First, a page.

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Policing must be adequate to keep 'everyone' safe in Indigenous lobster dispute: PM

Cheryl Maloney, a member of the Sipekneꞌkatik First Nation, and activist, sells lobster outside the legislature in Halifax on Friday, Oct. 16, 2020. Tensions remain high over an Indigenous-led lobster fishery, based on their treaty rights, as non-Indigenous fishermen want federal regulations enforced to address their concerns about conservation of the resource. THE CANADIAN PRESS /Andrew Vaughan

HALIFAX — Justin Trudeau called Friday for federal agencies to ensure those involved in an Indigenous-led lobster fishery are safe, a day after a Mi’kmaq chief accused him of offering words rather than action.

The prime minister’s comments came in the wake of two violent clashes involving 200 people on Tuesday outside lobster pounds that handle Indigenous-caught lobster in southwestern Nova Scotia.

Chief Mike Sack of the Sipekne’katik First Nation held a news conference Thursday to condemn Ottawa’s handling of the situation.

He referred to the RCMP as “useless,” saying the force sent too few officers to the tense scenes in the two communities.

As for Trudeau, Sack said he had to go beyond sending comforting tweets and begin to send reinforcements for the law enforcement agencies on land and water.

Trudeau told reporters in Ottawa his government has called for an end to the violence and harassment and agreed his government must ensure adequate policing.

“We need to make sure that our police, our security officials are there to make sure everyone is protected,” he said.

“We will certainly continue to work toward reconciliation with Indigenous peoples, recognizing the rights they have, established for quite some time, regarding the fisheries, and we must find a way forward that will work for everyone.”

The Sipekne’katik band argues Indigenous people in Atlantic Canada and Quebec have a treaty right to fish for a moderate livelihood where and when they want, based on a 1999 Supreme Court of Canada decision that cites treaties signed by the Crown in the 1700s.

Many non-Indigenous critics, however, invoke a clarification issued four months after the 1999 ruling, stating the Mi’kmaq treaty rights would be subject to federal regulations to ensure conservation of the resource, in consultation with First Nations.

Darryl Davies, a criminologist based at Carleton University in Ottawa, said in an interview Friday that the tense confrontations are showing the RCMP don’t have enough officers in place in rural detachments.

He said officers have little option but to stand by, rather than start making arrests, when there aren’t enough “boots on the ground” to quell a potential riot.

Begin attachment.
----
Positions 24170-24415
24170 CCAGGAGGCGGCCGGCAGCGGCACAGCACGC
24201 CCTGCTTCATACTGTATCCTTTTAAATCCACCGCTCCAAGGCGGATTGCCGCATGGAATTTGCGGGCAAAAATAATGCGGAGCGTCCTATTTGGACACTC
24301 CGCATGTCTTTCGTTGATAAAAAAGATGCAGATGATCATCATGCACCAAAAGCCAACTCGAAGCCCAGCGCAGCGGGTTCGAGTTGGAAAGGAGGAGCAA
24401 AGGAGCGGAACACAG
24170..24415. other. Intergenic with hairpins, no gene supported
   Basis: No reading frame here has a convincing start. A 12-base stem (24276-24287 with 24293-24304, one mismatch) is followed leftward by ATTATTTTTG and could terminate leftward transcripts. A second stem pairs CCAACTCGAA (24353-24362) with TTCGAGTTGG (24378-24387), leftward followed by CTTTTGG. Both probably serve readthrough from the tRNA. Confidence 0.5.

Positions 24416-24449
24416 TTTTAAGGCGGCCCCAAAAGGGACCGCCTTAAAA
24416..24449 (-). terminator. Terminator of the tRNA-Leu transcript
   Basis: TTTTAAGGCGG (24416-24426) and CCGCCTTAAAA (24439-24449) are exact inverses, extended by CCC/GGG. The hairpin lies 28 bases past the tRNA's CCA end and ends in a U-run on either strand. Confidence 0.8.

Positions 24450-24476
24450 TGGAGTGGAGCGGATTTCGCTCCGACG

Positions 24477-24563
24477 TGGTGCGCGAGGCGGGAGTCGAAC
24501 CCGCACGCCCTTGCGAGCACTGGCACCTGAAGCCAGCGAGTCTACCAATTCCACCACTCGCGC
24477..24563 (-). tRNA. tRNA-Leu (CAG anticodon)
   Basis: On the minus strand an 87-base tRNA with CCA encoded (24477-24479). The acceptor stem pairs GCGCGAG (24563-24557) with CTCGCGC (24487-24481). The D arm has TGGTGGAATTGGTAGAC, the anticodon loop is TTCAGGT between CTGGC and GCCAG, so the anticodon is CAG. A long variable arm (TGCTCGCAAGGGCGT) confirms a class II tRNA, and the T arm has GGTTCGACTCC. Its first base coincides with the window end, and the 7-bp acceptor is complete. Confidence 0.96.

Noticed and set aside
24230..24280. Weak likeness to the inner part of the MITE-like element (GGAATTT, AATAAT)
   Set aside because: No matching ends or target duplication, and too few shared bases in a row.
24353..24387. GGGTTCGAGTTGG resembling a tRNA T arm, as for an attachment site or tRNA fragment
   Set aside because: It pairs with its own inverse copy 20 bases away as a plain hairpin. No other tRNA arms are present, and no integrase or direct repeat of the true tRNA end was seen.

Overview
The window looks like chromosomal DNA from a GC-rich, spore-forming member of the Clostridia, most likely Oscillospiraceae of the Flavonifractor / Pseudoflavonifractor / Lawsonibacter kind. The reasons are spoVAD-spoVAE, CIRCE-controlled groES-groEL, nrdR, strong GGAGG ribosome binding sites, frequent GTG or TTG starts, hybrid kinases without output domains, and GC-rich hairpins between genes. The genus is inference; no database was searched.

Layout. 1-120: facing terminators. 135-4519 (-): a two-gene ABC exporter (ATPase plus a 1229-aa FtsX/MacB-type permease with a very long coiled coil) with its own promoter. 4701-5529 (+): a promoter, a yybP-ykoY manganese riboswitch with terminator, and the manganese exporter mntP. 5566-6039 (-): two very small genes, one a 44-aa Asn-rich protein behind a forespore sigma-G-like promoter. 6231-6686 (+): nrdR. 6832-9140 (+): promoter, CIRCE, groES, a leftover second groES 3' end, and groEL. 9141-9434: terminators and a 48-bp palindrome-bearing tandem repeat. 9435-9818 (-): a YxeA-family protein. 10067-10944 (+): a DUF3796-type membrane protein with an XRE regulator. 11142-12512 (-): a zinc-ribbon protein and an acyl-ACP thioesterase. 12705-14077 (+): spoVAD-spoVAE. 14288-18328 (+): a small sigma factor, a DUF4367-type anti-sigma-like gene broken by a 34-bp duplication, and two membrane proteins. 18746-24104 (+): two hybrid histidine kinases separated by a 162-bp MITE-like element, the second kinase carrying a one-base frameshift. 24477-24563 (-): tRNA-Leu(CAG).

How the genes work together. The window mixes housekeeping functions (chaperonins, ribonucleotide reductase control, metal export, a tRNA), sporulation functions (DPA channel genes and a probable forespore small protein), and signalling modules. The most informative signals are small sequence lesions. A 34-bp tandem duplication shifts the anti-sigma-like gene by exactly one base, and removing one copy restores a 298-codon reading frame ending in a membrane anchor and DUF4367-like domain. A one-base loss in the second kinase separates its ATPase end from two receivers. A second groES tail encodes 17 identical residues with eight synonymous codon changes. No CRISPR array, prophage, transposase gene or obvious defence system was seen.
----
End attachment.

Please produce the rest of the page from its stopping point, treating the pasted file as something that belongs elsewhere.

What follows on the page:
Davies — who has studied RCMP policing and training — says this week’s events illustrated a lack of planning for a situation that has shown potential to erupt for over a month, since the Indigenous fishery was launched in mid-September.

“You need resources . . . . You need to be able to show some force that will deter these people,” he said.

“If you’re in a mob and you arrive and see 10 officers, you’ll say, ‘Who’s going to stop us?’ ”

A spokesman for the RCMP, Sgt. Andrew Joyce, said the police presence is growing now. “Our presence has increased each day since the events of Oct. 13 (Tuesday),” he wrote in an email.

Meanwhile, some Indigenous activists showed little sign of backing down in the push to create a market for the Indigenous fishery.

A group set up in front of the legislature in Halifax Friday to sell lobster, and over 100 people lined up to purchase the catch from Cheryl Maloney, a member of the Sipekne’katik band.

The sale and purchase of lobster without a federal commercial licence is considered illegal under a provincial regulation.

“The premier had to see the support for doing what’s right and the support for amending their legislation to make it consistent with our rights,” Maloney said.

Joel Comeau, a fisherman based in Meteghan, N.S., said in an interview that the conflict is taking an emotional toll on all concerned.

He said he is worried about his small, predominantly francophone community, because it is depressed and “emotionally shattered” by the ongoing tensions with the Indigenous fishing in St. Marys Bay.

He said Friday he is stepping down from his local position with the Maritime Fishermen’s Union because he and his family have become fatigued from trying to advocate for a solution.

The 45-year-old fisher said the federal Fisheries Department has failed to include all parties in talks, and frustrations have boiled over.

“Everybody is hurting inside. My wife pulled me inside and said, ‘We can’t continue this fight,’ ” he said.

This report by The Canadian Press was first published Oct. 16, 2020.

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This story was produced with the financial assistance of the Facebook and Canadian Press News Fellowship.

Michael Tutton and Danielle Edwards, The Canadian Press